High Retention Harvesting and Timber Sustainability on the British Columbia Coast

Originally published in 2008, this report was revised and re-published in January 2009. Revisions were made to correct data errors and to clarify the Board’s views on the findings of the investigation. The conclusions and recommendations in the original report did not change.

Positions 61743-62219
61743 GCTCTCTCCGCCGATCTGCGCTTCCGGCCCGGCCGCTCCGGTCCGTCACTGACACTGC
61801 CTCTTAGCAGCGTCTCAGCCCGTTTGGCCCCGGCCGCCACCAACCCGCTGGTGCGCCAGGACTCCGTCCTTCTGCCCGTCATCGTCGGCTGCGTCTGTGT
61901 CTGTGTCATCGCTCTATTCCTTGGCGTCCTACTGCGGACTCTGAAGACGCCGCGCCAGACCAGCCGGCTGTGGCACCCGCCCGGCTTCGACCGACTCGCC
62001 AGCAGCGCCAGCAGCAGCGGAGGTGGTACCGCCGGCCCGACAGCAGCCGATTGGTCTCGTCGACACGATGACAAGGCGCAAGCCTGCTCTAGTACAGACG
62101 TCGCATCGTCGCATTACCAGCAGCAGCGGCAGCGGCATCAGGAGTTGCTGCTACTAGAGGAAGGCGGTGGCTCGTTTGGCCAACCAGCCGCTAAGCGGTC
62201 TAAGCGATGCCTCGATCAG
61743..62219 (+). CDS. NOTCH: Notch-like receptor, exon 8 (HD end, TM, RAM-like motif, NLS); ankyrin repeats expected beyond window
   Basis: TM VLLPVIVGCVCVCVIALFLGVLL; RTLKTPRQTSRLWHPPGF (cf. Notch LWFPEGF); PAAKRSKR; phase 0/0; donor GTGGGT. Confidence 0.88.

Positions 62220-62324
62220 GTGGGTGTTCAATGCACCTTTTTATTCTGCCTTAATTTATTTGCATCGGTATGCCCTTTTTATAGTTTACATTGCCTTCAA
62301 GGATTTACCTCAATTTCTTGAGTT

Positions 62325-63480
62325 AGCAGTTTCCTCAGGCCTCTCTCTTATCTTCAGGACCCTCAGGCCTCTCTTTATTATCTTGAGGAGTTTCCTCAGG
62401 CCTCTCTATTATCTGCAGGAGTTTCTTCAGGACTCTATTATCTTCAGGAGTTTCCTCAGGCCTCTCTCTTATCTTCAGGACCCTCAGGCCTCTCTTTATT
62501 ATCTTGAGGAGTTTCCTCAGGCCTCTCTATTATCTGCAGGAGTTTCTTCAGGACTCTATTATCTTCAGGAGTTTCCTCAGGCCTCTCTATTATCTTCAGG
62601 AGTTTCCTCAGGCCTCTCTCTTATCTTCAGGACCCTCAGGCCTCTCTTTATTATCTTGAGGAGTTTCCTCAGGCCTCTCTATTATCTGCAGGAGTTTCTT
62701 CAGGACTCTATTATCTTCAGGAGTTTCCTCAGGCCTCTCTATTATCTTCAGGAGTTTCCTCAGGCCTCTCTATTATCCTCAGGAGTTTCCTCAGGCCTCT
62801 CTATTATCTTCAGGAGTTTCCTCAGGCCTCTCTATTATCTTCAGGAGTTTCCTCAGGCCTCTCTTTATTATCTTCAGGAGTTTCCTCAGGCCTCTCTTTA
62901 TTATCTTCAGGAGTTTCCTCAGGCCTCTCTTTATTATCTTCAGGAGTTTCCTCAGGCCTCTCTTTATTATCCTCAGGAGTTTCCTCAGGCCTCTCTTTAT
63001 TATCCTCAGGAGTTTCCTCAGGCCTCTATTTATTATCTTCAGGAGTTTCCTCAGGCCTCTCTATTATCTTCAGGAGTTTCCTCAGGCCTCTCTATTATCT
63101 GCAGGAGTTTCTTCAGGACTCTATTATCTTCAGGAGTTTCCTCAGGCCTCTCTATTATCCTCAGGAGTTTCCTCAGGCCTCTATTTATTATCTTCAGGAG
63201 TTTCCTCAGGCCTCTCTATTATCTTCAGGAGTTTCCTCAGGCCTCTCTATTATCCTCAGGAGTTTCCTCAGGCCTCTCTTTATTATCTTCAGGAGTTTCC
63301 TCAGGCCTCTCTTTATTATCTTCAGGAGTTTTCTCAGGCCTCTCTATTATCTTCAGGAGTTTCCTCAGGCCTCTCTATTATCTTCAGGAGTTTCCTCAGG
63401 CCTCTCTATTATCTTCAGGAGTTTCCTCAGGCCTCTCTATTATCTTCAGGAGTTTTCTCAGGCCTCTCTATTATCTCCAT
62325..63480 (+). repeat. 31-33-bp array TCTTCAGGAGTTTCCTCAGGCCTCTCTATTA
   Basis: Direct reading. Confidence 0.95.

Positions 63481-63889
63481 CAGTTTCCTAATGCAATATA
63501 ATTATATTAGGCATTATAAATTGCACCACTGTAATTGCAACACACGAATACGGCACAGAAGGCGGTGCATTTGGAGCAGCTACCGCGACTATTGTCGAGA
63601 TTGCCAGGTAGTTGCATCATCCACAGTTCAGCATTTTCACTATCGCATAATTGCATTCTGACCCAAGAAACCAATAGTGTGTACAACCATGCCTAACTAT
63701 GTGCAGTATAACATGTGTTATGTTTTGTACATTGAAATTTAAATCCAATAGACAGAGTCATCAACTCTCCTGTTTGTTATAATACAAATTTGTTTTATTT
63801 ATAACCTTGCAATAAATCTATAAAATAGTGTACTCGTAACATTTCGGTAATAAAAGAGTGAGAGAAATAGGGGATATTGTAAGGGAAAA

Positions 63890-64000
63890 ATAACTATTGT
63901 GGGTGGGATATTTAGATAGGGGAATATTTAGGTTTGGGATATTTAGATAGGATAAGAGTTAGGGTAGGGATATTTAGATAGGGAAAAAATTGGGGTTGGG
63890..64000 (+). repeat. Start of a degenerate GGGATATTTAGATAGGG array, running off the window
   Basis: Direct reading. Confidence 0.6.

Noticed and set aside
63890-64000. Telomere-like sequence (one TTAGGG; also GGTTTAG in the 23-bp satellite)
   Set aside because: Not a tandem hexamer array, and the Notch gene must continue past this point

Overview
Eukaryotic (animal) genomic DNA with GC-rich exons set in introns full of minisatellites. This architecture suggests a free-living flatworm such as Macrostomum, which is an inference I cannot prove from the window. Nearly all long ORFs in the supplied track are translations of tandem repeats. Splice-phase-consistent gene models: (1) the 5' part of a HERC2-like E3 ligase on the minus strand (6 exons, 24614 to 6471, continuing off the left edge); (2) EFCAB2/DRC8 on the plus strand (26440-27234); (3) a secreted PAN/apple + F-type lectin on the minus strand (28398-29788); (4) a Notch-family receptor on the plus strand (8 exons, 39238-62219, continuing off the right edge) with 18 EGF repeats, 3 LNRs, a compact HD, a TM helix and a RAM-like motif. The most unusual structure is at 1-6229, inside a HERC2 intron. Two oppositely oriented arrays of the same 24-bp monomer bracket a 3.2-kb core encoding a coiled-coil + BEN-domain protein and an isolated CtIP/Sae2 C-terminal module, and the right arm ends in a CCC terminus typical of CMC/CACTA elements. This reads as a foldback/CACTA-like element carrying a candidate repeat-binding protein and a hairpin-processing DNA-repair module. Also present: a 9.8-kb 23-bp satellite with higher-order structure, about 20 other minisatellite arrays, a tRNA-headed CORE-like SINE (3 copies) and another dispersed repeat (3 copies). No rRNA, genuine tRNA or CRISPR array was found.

This investigation examines the sustainability of timber supply in areas with high retention harvesting on the Queen Charlotte Islands and the central and northern B.C. coast, by assessing post-harvest stand structure and condition in recent cutblocks. The investigation found high-grading of cedar and some spruce trees—selectively removing the valuable cedar and spruce trees, leaving behind mainly old rotting hemlock trees spread across the cutblock. The investigation also found that important social and environmental values such as viewscapes and biodiversity, often cited as the reason for using this method, were protected.